Today, Kiryat Arba still stands as the example of Jewish settlement in these redeemed Jewish lands. Imbued with the vision, pioneering spirit and religious philosophy of Israel’s first Chief Rabbi, Rav Avraham Yitzchak HaCohen Kook, of blessed memory, the graduates of Kiryat Arba’s Hesder yeshiva fill positions of leadership in education, settlement and defense throughout the Jewish state.
Rabbi Waldman was a founder of the Techiya political party and served in the Israel Knesset. He was the founder and is a Rosh Yeshiva of Yeshivat Nir in Kiryat Arba. He is a much sought after political lecturer in Israel and abroad, and is the author of books and articles on Jewish philosophy, the festivals and current Jewish events. His commentaries are published in The Jewish Press as well as e-mailed to an extensive list. Rabbi and Mrs. Waldman are very proud of their eight children and over 30 grandchildren.
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Pessach Derdiger became a Zionist and religious at the age of 13 while attending Camp Moshava in Wild Rose. Since then, he wanted and planned to live in Israel. In January, 1977, after receiving his BSc in education from Northern Illinois University, Pessach left Lincolnwood, Il. and came directly to Israel with a clear mind and no obligations. He tried it. He liked it. He stayed.
Pessach lived on Kibbutz Beerot Yitzhak for five years. After getting married, he and his wife left kibbutz and he underwent job retraining to computer programming. He has been working in that profession since 1984. Pessach worked at Iscar Metals for three years, then at Liraz Systems for seven years, and since then for 10 years at Aman Computers. He, his wife and their two sons live in Petach Tikvah.
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Sondra and Ed Baras made Aliyah in 1984, from NYC, where they had lived since their wedding in 1979. Sondra is originally from Cleveland, where she was an active member of Bnei Akiva. Ed hailed from Silver Spring, Maryland. They had two babies, a two-year-old and a three-month-old when they came.
Sondra had a BA in History and English and a JD (law degree), both from Columbia University. She had worked in the tax department at Stroock, Stroock & Lavan, a Wall Street law firm, before Aliyah. Ed had a BA in Computer Science from Columbia and an MBA from NYU. He worked at Standard & Poor’s, and had already published two books with McGraw Hill on computer software before making Aliyah.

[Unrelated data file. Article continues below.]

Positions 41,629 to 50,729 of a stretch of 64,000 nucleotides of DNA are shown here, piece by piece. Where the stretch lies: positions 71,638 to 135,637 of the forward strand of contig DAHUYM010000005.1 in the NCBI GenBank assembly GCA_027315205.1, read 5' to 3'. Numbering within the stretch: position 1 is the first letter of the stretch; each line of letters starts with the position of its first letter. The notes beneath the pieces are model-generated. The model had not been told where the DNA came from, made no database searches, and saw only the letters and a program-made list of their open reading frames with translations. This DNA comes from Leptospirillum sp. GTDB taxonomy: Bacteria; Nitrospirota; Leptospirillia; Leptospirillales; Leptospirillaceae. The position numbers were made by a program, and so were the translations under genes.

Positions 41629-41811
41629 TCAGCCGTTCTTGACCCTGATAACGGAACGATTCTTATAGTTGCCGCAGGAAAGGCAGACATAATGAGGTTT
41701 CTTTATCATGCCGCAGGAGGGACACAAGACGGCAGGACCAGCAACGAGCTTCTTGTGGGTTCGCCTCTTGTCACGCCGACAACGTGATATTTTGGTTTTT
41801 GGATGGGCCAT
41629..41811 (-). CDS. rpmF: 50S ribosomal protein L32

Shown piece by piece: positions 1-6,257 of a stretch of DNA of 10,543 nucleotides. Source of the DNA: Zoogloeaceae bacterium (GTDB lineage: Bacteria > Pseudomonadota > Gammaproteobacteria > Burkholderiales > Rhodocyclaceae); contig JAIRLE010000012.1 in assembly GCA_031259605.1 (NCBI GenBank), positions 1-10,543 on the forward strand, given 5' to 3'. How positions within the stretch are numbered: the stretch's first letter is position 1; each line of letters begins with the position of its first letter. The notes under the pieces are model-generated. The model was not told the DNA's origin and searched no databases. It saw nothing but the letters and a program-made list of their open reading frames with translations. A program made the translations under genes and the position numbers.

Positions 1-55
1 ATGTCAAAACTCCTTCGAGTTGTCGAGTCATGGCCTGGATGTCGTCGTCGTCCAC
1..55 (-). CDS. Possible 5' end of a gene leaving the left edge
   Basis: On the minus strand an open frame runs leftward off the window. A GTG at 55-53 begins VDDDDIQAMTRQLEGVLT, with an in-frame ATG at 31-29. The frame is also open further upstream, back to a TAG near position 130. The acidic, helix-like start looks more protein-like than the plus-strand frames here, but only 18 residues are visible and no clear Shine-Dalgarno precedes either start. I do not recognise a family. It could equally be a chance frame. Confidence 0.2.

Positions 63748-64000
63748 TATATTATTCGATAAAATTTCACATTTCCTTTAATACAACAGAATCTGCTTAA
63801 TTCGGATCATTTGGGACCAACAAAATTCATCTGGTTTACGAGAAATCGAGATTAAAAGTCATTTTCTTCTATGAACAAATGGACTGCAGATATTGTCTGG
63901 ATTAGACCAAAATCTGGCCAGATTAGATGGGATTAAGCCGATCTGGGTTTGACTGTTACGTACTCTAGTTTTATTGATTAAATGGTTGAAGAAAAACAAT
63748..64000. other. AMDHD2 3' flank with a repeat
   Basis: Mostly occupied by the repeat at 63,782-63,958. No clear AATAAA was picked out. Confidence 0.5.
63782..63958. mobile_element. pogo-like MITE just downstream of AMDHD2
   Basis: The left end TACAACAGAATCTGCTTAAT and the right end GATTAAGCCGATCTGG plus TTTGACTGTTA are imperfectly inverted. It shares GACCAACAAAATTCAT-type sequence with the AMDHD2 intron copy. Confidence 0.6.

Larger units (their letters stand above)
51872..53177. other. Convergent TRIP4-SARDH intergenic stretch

They came on Aliyah for one reason only – they are religious Zionists. They believed that the State of Israel is the beginning of the Geulah, and the most important event that happened to the Jewish people since the building of the Second Temple. They did not want to miss out on being in Israel. And they wanted to make a difference, which is one of the reasons they moved to a community in Samaria.
Shortly after arriving in Israel, Sondra joined the governing board of Neve Aliza, which planned to build a new neighborhood in Karnei Shomron, where they live to this very day.
Both Ed and Sondra have been active members of their community – serving on the boards of two different shuls, as well as committees within the community. They have five children, ages 14 to 22. The oldest has already finished the Hesder learning/army program, the second one is now in Hesder, and the third, their only daughter, is doing National Service in a school for troubled children in Haifa. The younger two are still in high school.
Ed works in computers for Matrix, customizing software for industrial and commercial outfits. Sondra is the director of the international office (based in Israel) of Christian Friends of Israeli Communities – an organization that connects Christians with the communities in Yesha, involving public relations, tourism and fundraising. (Their family picture can be seen on this page).
(To Be Continued)
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How far the PA will go to present the lie as the truth and the truth as a lie? Its claim that Jesus was a Palestinian is old hat. But now the “resurrection” also refers to “the Palestinian state.”
The progressive consolidation imagines that organization can contain the messier side of man.
The Russian Yakhont missiles already delivered to Syria threaten Israel Navy ships carrying out vital missions in the Mediterranean.
America could be said to be building a united front against Iran, but at what price?
The Japanese do not feel the need to apologize to Muslims for the negative way in which they relate to Islam.